Ring encoders which use traditional inductive (or transformer) techniques are more usually known as pancake resolvers or slab resolvers. Resolvers use three wire spools: a primary which is energised with an AC signal and two secondaries arranged around a stator. As a magnetically permeable or conductive rotor spins, it varies the electromagnetic coupling between the primary and secondary windings. The ratio of the induced signals in the windings indicates the position of the rotor relative to the spools. This ratiometric technique is key to the resolver’s high stability and measurement performance. Pancake or slab resolvers have a good reputation for reliability and are often chosen for safety-related applications in aerospace, military, nuclear and industrial sectors. Whereas optical and magnetic encoders need electronics adjacent to the sensing point, inductive sensors can displace the electronics, allowing the resolver to be placed in harsh environments with the electronics in more benign locations.

Strengths: High accuracy; reliable; robust; extreme environments; widely available.
Weaknesses: Expensive; bulky; heavy.

Inductive encoders or Incoders

Inductive encoders (often referred to as incoders) use the same basic principles as resolvers, so they offer good, non-contact measurement performance in harsh environments. Rather than transformer constructions or bulky spools of wire, incoders use printed circuits. This means reduced cost, size and weight but increased accuracy and measurement performance in harsh conditions. They are a relatively new form of ring encoder but they have a good reputation and incoders are being used in lots of aerospace, medical, military and heavy industry applications. Incoders are available with incremental, absolute and analogue voltage outputs.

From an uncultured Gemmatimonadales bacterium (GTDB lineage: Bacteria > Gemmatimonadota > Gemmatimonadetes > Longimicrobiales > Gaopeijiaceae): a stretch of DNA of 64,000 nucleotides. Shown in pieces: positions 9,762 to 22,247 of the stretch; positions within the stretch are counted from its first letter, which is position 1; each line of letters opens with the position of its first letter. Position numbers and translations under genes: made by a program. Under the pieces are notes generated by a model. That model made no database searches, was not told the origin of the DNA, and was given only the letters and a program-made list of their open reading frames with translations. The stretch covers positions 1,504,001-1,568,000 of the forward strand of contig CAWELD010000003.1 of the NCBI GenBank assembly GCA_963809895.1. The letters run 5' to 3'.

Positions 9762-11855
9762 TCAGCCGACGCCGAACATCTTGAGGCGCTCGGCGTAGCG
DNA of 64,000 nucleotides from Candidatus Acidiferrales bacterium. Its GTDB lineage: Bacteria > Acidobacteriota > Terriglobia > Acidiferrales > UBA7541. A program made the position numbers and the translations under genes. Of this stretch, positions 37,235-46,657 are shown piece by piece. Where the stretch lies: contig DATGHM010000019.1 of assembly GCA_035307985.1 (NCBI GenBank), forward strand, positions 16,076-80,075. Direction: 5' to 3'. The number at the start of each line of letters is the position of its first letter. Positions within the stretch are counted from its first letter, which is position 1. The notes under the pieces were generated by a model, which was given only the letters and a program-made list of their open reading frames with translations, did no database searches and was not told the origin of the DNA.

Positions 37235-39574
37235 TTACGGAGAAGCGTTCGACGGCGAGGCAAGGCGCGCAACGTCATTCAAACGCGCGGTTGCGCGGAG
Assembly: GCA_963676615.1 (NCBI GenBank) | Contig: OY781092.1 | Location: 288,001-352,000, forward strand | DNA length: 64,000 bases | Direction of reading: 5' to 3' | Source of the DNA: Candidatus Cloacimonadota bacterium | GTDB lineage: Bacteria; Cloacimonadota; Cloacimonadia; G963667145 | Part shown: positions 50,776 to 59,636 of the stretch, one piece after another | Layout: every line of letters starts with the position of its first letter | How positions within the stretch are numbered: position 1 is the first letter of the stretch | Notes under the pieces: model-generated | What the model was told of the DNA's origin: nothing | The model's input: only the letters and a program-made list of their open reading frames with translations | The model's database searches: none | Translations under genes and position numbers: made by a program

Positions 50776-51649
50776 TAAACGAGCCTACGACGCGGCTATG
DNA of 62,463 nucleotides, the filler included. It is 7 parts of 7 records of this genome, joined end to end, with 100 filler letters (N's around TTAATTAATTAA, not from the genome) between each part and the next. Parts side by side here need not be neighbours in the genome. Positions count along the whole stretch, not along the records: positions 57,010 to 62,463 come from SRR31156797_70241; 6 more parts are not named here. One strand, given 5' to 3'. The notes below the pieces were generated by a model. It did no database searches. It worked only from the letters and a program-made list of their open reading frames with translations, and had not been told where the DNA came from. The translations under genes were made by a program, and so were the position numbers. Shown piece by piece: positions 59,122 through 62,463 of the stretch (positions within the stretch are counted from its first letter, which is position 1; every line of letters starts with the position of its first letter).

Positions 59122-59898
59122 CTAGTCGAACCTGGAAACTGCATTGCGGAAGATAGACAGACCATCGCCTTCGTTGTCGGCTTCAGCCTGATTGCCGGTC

Strengths: High accuracy; reliable; robust; multiple geometries; compact; lightweight.
Weaknesses: More expensive than potentiometers.

How do I specify a ring encoder?

We’re basically talking about a measurement device and so the key aspect of the specification is measurement performance. It’s important you’re clear about what’s needed because it can make a big difference to cost, size and weight. The main parameters are:-

  • Resolution – the smallest increment or decrement in angle that the encoder can measure and reliably report